June 18, 2009

In Defense of the "Institutional Church" Before we begin, it's important that we get our terms right. When some people say "institutional church", what they really mean is the "corporation church"-- the church-as-a-business that operates for profit and self-preservation. I would offer no defense for such a church. But I would suggest a caution to you: while there may be pastors who have become more like shopkeepers than shepherds, I want you to understand the seriousness of the allegation you are making when you denounce a church as being nothing more than a corporation. You are making a claim that cuts to the heart and motives of pastors and people you may not know, suggesting that they are mercenaries who care nothing for God and His work. There may be cases where that is true, but you cannot know for sure. Which leads me to another point of clarification: it is impossible to deal honestly in generalities. I could not possibly defend every church, nor could you condemn every church that fits a particular bill (too large, too small, too stagnant, etc.). That being said, let's begin. Here are four reasons to defend the so-called "institutional church": 1. Place Matters There is this saying that the church is not a building. Of course, we understand the point-- that WE, the redeemed, the "called out ones", are the Church. But this over-emphasized distinction can seem a little foolish. It's like lecturing your kids about how your family is not a home. Certainly a family can survive without a home and a family is still a family even when children go away to college or are displaced by trouble and hardship. But a home is part of the fabric of a family. It is where the family gathers after work and school; it is where they cook and...
What Creative People Never Tell You About Creativity There is a myth about creativity that will surface in almost every conversation about the subject. It may not be expressed in quite the same way; it isn't even always said. But at the bottom of almost every discussion on creativity is the belief that creativity is about authenticity, it is about being unique, being different, being an individual. When a person does "what no one has ever done before", she is being creative. When a person copies or incorporates ideas or methods that have been used before, he is being dull and uncreative. But here are three things that every artist knows but is reluctant to admit...three reasons why the confusion of creativity with authenticity is misleading: 1. Only God Creates Out Of Nothing Ex nihilo is the Latin phrase the Church used to explain that when God made the world, He didn't have any starting materials. He made it all from scratch. Out of nothing. Every creative person thereafter has been building with His lumber. We are, as it were, painting with a fixed palette. All our so-called inventors are not making new things; they are taking existing things and combining them in such a way as to bring new possibilities to our world. A musician is working with a finite amount of notes. In Western composition, 12 to be exact. In Eastern melodies, intervals "within the cracks of the piano keys" are acceptable, but even then, the possibilities run out. Every dye ever made reflects a color God first sprayed in our universe. Even in our most creative work, when we join with God to co-create life, we are not creating something out of nothing. The building blocks of art are ancient. 2. Imitation is an important part of creativity. OK, so not much room for disagreement...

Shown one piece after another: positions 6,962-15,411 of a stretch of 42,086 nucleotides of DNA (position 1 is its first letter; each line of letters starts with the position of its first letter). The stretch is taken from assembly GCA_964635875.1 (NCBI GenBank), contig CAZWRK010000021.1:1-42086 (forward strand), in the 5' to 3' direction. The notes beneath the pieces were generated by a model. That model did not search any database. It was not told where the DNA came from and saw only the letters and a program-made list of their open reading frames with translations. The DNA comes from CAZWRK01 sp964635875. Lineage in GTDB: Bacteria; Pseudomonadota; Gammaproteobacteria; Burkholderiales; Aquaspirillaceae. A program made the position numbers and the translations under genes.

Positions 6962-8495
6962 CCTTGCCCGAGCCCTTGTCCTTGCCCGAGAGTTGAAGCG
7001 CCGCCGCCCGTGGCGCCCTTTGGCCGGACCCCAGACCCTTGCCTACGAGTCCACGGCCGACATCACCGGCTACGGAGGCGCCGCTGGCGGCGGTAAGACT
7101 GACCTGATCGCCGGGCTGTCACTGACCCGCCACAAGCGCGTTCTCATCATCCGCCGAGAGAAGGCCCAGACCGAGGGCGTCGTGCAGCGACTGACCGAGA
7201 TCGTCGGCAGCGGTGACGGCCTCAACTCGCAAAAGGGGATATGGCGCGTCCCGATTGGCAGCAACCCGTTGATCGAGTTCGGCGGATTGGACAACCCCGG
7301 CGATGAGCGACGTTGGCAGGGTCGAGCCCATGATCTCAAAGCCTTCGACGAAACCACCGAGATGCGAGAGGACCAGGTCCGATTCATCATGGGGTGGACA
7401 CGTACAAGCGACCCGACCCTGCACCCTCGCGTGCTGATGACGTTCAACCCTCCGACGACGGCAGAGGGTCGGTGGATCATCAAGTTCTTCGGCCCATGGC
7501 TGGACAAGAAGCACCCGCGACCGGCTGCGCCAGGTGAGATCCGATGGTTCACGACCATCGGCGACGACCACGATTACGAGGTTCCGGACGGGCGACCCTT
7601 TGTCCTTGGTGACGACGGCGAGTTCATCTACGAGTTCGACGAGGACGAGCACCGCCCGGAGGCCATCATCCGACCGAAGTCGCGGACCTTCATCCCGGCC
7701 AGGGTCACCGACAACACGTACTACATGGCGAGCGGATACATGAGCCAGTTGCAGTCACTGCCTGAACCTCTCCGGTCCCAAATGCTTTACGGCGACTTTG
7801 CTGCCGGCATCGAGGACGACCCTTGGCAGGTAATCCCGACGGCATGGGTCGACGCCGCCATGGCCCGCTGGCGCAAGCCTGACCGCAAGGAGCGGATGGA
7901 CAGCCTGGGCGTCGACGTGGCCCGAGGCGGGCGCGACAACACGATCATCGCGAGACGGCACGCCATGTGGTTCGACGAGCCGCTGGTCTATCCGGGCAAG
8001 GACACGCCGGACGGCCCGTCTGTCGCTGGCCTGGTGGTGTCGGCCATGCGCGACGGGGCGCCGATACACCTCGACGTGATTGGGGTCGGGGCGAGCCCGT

Glenn Packiam

Lead Pastor, new life DOWNTOWN, New Life Church, Colorado Springs, CO. Author and songwriter.

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